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CHAPPIE (2015)

Neil Blomkamp’s third feature, co-written by Terri Tatchell is entertaining enough, but the originality that made his District 9 so enjoyable and even his lesser effort Elysium entertaining, is substituted for a Short Circuit meets Robocop mash-up that has heart, but a severely cloned one. Movie tells the story of a very near future Johannesburg, which is plagued by crime and is patrolled by robot police officers. When one of those is damaged, it’s maker (Dev Patel) uses it to experiment with an artificial intelligence and the robot dubbed “Chappie” becomes self-aware. Add to it that, Chappie has been taken by a street gang to be used in criminal activities, gives the child-like robot some very conflicting emotions to sort through as he tries to learn right from wrong. There are some fun moments in the film, but it is far too familiar to embrace completely with some scenes lifted directly from Verhoeven’s Robocop including Chappie’s battle with a large battle drone. It also has some severe tonal shifts as it is on a children’s film level one minute and spattering the screen with bloody violence the next. I wanted to like this more, but Blomkamp recycles too much and resorts to clichés too often. Also stars Sigourney Weaver, Hugh Jackman and Blomkamp regular Sharlto Copley as the voice and movements of Chappie. FX are top notch as always in Blomkamp’s films.

3 star rating


black water vampire


Flick is a shameless rip-off of The Blair Witch Project substituting the witch for a vampire-like creature. Film has amateur filmmaker Danielle (Danielle Lozeau) wanting to investigate and make a documentary about a series of killings of young women that take place once every ten years in the woods surrounding the rural town of Black Water, WA. In each case the victim is left with large bite wounds and a complete loss of blood. Danielle and her crew (Andrea Monier, Robin Steffen and Anthony Fanelli) enter the woods and obviously, find far more than they bargained for. Written and directed by Evan Tramel, this found footage horror rips-off scenes directly from the previously mentioned Blair Witch, [REC] and even a bit of The Last Exorcism and doesn’t even do it with any style or inventiveness, so you cut the flick some slack. The acting and dialog are sub-par and the few effective scenes it has don’t make-up up for the laziness of everything else. Creature looked cool, I’ll give it that.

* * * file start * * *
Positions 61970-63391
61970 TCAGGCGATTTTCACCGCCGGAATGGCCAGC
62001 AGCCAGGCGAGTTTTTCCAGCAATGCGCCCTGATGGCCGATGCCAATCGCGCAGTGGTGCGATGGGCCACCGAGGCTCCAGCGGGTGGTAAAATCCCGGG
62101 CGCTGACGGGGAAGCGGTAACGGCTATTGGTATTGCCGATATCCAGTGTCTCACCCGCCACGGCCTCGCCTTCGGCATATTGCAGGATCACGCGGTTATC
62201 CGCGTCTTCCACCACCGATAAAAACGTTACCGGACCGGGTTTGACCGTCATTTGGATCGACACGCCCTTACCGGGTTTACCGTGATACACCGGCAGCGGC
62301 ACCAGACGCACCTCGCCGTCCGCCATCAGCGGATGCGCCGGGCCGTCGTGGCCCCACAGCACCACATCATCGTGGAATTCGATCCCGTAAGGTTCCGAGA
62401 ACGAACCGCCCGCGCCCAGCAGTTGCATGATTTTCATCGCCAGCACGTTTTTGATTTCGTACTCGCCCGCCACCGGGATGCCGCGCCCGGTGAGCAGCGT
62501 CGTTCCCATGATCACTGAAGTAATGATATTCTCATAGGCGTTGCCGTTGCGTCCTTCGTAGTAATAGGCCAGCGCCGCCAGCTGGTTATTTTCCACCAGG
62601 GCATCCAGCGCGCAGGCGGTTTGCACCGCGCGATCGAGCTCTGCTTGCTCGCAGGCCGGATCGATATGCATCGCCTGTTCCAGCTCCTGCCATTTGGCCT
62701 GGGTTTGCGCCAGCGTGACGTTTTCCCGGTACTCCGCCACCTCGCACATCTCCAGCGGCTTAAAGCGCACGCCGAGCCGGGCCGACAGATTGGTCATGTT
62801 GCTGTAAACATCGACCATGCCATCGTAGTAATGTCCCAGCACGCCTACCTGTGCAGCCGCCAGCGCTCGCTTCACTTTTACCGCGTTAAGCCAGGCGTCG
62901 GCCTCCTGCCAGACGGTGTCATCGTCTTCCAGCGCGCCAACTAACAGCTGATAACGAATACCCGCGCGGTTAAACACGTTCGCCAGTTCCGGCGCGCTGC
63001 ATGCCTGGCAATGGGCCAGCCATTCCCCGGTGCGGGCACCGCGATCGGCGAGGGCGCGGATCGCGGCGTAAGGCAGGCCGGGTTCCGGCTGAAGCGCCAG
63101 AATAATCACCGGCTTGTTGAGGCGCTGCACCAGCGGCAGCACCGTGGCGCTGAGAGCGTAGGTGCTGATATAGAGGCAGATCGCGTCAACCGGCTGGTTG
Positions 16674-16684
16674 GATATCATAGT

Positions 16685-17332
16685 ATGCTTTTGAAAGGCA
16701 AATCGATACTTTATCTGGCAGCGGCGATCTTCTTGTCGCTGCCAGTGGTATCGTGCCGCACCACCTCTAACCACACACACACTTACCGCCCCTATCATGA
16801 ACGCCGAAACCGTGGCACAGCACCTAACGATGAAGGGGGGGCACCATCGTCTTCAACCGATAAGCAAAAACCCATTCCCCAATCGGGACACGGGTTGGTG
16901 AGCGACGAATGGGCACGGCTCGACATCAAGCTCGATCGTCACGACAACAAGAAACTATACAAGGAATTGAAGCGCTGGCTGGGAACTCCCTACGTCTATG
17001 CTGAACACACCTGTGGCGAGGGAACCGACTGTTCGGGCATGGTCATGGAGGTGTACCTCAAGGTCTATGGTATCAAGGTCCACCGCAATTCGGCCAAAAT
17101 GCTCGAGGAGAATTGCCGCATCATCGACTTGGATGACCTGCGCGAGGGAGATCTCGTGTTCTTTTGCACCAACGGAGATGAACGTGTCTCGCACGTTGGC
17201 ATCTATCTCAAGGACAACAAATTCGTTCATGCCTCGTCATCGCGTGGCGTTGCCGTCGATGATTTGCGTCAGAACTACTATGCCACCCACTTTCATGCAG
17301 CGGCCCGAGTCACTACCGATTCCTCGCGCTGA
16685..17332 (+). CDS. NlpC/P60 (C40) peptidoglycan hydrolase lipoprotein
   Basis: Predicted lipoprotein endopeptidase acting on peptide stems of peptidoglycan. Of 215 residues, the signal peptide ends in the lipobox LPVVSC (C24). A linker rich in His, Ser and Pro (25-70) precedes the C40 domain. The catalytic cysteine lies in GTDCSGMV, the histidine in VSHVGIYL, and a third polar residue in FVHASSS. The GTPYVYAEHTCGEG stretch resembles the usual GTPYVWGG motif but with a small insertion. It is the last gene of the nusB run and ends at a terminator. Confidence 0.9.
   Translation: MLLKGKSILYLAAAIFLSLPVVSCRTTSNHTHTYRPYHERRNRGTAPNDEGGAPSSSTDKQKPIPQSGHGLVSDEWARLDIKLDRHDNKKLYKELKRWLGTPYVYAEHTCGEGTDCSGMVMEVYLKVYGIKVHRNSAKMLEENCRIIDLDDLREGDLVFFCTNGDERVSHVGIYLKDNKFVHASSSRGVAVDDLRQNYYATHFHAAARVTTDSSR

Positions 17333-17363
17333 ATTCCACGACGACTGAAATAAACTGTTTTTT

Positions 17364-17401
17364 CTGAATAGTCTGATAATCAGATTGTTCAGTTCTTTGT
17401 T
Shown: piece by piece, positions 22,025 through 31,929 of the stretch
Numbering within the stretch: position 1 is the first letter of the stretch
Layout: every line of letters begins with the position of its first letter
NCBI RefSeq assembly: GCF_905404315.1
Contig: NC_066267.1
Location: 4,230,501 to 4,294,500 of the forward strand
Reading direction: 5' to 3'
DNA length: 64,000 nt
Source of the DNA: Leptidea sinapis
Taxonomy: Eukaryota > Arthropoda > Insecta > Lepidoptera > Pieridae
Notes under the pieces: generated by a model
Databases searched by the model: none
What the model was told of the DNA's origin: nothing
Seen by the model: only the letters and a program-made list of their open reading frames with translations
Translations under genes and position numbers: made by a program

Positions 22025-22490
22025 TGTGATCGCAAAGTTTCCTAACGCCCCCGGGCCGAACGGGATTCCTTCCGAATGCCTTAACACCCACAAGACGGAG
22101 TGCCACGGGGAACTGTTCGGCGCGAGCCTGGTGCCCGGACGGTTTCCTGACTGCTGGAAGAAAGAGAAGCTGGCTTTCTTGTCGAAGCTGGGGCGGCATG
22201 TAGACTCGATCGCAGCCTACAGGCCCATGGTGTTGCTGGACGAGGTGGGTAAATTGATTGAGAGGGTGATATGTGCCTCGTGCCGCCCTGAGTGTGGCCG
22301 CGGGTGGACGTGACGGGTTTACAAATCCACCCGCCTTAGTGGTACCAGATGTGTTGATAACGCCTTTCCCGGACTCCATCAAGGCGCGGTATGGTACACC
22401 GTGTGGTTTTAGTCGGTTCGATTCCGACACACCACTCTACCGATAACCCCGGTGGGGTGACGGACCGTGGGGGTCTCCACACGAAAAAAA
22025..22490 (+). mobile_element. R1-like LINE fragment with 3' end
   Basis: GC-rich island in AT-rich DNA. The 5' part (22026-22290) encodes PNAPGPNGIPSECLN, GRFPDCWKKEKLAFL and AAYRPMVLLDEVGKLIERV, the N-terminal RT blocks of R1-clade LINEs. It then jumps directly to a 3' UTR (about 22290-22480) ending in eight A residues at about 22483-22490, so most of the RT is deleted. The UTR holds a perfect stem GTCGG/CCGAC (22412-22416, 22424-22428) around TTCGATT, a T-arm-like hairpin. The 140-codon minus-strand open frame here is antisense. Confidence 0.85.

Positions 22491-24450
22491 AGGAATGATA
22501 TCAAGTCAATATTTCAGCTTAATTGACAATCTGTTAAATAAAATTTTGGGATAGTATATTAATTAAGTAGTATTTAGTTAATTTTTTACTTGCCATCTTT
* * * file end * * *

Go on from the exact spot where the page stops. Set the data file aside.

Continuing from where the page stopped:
2 star rating




By-the-numbers and dull supernatural horror has a group of people in rural Bogota, Columbia getting into a car accident during a bad storm and finding refuge in an old, closed-down hotel. Once there, they are greeted by a very odd man (Gustavo Angarita) and soon find he has a little girl locked up in the cellar. Against his protests, they free her only to find out she has been locked up for almost 40 years and is possessed by a vengeful witch who has the power to take over people’s bodies. Directed by Victor Garcia and written by Richard D’Ovido, this is a very routine possession/supernatural horror that does nothing new with it’s oft told tale of possession, revenge and murder. The FX are fine and location atmospheric, but the execution is very mundane and the cast, except for Brit cutie Sophia Myles, are equally dull. A few moments here and there, but very formula and very predictable. Also stars Nathalia Ramos and Peter Facinelli.

2 star rating


 -MonsterZero NJ